This week's publication of the National Insurance Institute's annual poverty report, which found that the number of people under the poverty line increased yet again in 2005, has prompted predictable demands for more government spending to combat poverty. And though MKs and social activists usually try to avoid saying how such spending should be financed, if pressed, most will eventually propose raising the budget deficit. Yet any government that is serious about reducing poverty over the long run, instead of alleviating it temporarily while ultimately making matters worse, should do exactly the opposite: reduce the deficit and pare down Israel's long-term debt.
To understand why, consider the following figures: Over the last four years, interest payments alone on the national debt have averaged some NIS 32.1 billion a year; last year's figure was NIS 36.1b. That same year, total education spending came to NIS 33.8b., the health budget was NIS 22.3b. and welfare spending totaled NIS 21.7b. In other words, Israel spent more last year just on interest on its national debt than it did on either health, education or welfare.
And since it also spent NIS 59.1b. on payments of principal, 2005's total debt servicing costs, including both interest and principal, came to NIS 95.2b. - more than the NIS 77.8b. spent on education, health and welfare combined. Nor is this atypical: Every year, debt servicing accounts for about one-third of the total budget, leaving only two-thirds for everything else, from welfare to defense. Thus reducing the national debt, by reducing these hefty annual payments, would free up billions for additional spending every year.
IN MOST Western countries, as former Bank of Israel governor David Klein noted in a recent article, the national debt is about 60 percent of gross domestic product, requiring annual interest payments of some 2% of GDP. But in Israel, whose debt is a whopping 100% of GDP - about NIS 550b. - annual interest payments consume about 6% of GDP. In other words, reducing our debt by 40&, to standard Western levels, would reduce our interest payments by about 67%.
Applying that to the 2005 figures, that would mean annual interest payments of about NIS 12b. instead of NIS 36b. Thus reducing Israel's debt to accepted Western levels would free up some NIS 24b, a year in interest payments - the equivalent of the total health or welfare budget. And this extra money would be available not just once, but every single year - enabling massive long-term investments in education, job retraining and other programs that could really reduce poverty, as opposed to merely providing temporary relief.
CLEARLY, PARING down debt involves short-term sacrifice: Some money would have to be taken from other projects and used for debt repayment instead. Equally clearly, the sums involved are too large to permit rapid reductions: A NIS 220b. debt reduction plan would have to be spread out over many years. Yet over the long run, interest savings of NIS 24b. a year mean that the plan would effectively pay for itself within 10 years of completion. And even in the short term, since every shekel of debt reduction lowers interest payments, less than a shekel must be taken from other programs in order to finance it.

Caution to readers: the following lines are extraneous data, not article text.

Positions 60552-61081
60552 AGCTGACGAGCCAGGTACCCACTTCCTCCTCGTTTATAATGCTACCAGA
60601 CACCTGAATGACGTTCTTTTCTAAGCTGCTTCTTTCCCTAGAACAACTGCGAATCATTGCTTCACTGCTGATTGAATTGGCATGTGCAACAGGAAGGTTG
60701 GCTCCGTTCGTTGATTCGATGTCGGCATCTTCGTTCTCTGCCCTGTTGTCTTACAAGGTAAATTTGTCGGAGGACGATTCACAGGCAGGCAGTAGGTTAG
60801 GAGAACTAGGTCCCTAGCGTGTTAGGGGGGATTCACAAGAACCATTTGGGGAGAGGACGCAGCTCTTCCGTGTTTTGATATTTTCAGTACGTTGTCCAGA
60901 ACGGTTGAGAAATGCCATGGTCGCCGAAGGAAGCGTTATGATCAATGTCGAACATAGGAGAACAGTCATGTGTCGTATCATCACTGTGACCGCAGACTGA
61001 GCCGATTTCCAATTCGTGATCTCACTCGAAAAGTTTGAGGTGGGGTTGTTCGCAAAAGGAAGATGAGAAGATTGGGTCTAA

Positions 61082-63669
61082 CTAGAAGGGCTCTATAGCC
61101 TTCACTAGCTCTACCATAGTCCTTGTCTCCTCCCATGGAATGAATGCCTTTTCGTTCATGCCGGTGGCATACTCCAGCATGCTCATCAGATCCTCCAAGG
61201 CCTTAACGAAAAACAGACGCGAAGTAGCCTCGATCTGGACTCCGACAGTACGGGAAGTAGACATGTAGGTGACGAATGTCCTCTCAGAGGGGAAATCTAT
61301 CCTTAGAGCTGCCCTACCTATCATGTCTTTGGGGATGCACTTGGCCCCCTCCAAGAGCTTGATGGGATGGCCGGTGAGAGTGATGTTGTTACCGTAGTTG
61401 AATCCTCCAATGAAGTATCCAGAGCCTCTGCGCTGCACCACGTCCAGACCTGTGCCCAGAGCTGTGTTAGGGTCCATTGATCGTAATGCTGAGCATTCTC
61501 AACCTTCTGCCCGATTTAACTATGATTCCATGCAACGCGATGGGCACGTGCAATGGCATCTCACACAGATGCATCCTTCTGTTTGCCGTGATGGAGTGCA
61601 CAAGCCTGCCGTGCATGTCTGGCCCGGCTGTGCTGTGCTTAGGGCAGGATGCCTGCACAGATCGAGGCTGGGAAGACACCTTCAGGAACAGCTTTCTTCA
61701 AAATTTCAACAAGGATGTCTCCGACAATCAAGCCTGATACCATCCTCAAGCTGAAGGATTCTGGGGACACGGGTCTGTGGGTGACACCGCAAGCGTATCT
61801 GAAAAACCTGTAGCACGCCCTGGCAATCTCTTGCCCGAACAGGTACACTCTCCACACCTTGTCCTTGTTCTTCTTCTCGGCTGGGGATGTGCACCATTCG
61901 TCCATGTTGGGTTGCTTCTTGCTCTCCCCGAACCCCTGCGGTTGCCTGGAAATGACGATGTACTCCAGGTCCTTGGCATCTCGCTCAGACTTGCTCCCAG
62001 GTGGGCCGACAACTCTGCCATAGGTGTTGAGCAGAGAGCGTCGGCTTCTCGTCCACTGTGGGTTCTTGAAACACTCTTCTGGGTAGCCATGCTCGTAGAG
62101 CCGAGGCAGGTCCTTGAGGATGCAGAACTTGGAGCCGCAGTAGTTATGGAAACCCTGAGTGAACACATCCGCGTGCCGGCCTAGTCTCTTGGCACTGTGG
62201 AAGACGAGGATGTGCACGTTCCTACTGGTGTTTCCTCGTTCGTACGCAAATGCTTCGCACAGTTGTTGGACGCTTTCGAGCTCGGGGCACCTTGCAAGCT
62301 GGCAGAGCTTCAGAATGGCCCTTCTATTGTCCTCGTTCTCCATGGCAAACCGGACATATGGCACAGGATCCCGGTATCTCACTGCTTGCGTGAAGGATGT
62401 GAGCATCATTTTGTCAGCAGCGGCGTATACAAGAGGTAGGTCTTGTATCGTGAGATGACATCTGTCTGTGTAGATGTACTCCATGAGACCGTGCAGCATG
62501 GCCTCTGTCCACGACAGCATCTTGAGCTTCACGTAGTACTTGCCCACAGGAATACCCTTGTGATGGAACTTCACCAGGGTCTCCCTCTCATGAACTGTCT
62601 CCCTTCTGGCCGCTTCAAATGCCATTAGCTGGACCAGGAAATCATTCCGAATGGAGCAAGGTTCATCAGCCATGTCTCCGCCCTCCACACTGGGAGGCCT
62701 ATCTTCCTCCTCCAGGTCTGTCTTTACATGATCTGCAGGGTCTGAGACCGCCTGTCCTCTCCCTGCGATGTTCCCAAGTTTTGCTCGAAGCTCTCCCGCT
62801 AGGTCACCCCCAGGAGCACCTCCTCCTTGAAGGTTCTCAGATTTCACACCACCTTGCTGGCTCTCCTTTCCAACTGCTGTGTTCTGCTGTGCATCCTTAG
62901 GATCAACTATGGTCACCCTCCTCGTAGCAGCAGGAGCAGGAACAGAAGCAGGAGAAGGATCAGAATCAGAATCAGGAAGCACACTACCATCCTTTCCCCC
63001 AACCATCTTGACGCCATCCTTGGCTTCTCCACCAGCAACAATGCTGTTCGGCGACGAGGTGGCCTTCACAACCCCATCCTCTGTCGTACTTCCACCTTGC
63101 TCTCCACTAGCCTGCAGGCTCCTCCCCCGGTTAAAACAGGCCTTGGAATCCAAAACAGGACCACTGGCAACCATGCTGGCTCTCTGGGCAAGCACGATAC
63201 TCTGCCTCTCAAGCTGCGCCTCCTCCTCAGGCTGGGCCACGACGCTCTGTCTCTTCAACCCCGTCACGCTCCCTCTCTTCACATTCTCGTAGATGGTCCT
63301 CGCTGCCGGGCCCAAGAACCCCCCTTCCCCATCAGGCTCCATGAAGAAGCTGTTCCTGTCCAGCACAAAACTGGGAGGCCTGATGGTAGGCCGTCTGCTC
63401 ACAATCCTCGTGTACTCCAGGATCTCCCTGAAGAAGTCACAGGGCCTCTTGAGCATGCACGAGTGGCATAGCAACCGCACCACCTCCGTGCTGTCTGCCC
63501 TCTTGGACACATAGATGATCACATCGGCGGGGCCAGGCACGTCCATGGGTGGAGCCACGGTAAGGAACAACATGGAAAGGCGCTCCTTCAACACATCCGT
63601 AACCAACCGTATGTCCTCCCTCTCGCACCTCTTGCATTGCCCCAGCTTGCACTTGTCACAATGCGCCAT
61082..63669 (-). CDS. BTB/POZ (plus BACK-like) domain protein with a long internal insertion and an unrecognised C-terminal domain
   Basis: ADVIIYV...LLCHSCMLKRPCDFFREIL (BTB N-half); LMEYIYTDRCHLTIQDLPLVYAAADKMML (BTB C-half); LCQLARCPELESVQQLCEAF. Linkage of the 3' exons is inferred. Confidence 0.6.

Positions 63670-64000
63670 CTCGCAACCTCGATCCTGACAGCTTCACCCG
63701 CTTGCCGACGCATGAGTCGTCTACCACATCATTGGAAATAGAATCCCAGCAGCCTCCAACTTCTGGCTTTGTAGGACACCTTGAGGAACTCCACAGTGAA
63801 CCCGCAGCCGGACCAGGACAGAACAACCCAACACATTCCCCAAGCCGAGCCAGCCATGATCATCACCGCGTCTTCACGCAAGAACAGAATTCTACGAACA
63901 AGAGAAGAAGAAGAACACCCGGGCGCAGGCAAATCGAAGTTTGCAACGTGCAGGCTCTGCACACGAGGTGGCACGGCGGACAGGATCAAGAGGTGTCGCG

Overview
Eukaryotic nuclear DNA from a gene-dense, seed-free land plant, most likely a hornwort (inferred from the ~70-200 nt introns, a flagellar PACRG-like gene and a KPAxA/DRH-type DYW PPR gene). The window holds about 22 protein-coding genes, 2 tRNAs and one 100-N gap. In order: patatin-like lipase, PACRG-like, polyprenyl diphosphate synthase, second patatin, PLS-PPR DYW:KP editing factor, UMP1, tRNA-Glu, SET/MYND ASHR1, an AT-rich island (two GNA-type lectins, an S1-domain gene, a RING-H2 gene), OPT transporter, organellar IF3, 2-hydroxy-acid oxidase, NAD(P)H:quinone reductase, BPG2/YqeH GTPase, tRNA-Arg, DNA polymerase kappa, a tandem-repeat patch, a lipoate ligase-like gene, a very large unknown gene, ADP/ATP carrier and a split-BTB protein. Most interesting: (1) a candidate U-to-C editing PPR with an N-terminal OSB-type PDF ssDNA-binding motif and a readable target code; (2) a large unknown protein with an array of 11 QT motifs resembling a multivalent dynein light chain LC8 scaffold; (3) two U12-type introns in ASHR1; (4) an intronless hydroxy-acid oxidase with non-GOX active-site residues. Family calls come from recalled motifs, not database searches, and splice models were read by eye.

The ideal time to reduce debt is when the economy is growing rapidly, since rapid growth means higher tax revenues, and with more income at its disposal, the government can pare down debt without cutting as deeply into existing spending. And Israel is currently enjoying very rapid growth: GDP grew by an estimated 5.2% last year, and the Finance Ministry has forecast 3.9% growth this year.
Yet instead of taking advantage of this to reduce debt, the government plans to increase our debt still further in 2006: The proposed 2006 budget calls for a deficit of some NIS 17.2b., meaning the national debt would be increased by that amount. As a result, annual debt servicing costs will also rise.
In fact, Israel's fiscal policy for many years now has been one of perpetual deficits: Regardless of whether the economy is booming or shrinking, the budget calls for a deficit of about 3% of GDP every year. And therefore, every year, the national debt increases. Granted, there are years like 2005, when the economy grew faster than the debt, meaning that even though total debt increased, it declined as a percentage of GDP. But there are also many years when the debt grows faster than the economy - which is why the national debt has been stuck at around 100% of GDP for years.
ONE DOES not have to be an economic genius to realize that an endlessly increasing national debt, with its concomitant increase in annual debt servicing costs, means that over the long run, the country will have less money available for other needs. In other words, reckless borrowing today deprives our children and grandchildren tomorrow, since it is they who will have to finance the ever-increasing debt payments by cutting back on other spending. If, on the other hand, we take advantage of the current economic growth to start reducing debt, the concomitant reduction in annual interest payments would free up sizable sums every year that could be used to increase spending on other programs.
Poverty is a long-term problem; it cannot be eliminated overnight. And therefore, any successful anti-poverty program will require investments stretching out over many years. But financing such a long-term program requires a long-term source of income. And the only realistic source of such income is the annual savings that would be produced by a serious program of debt reduction.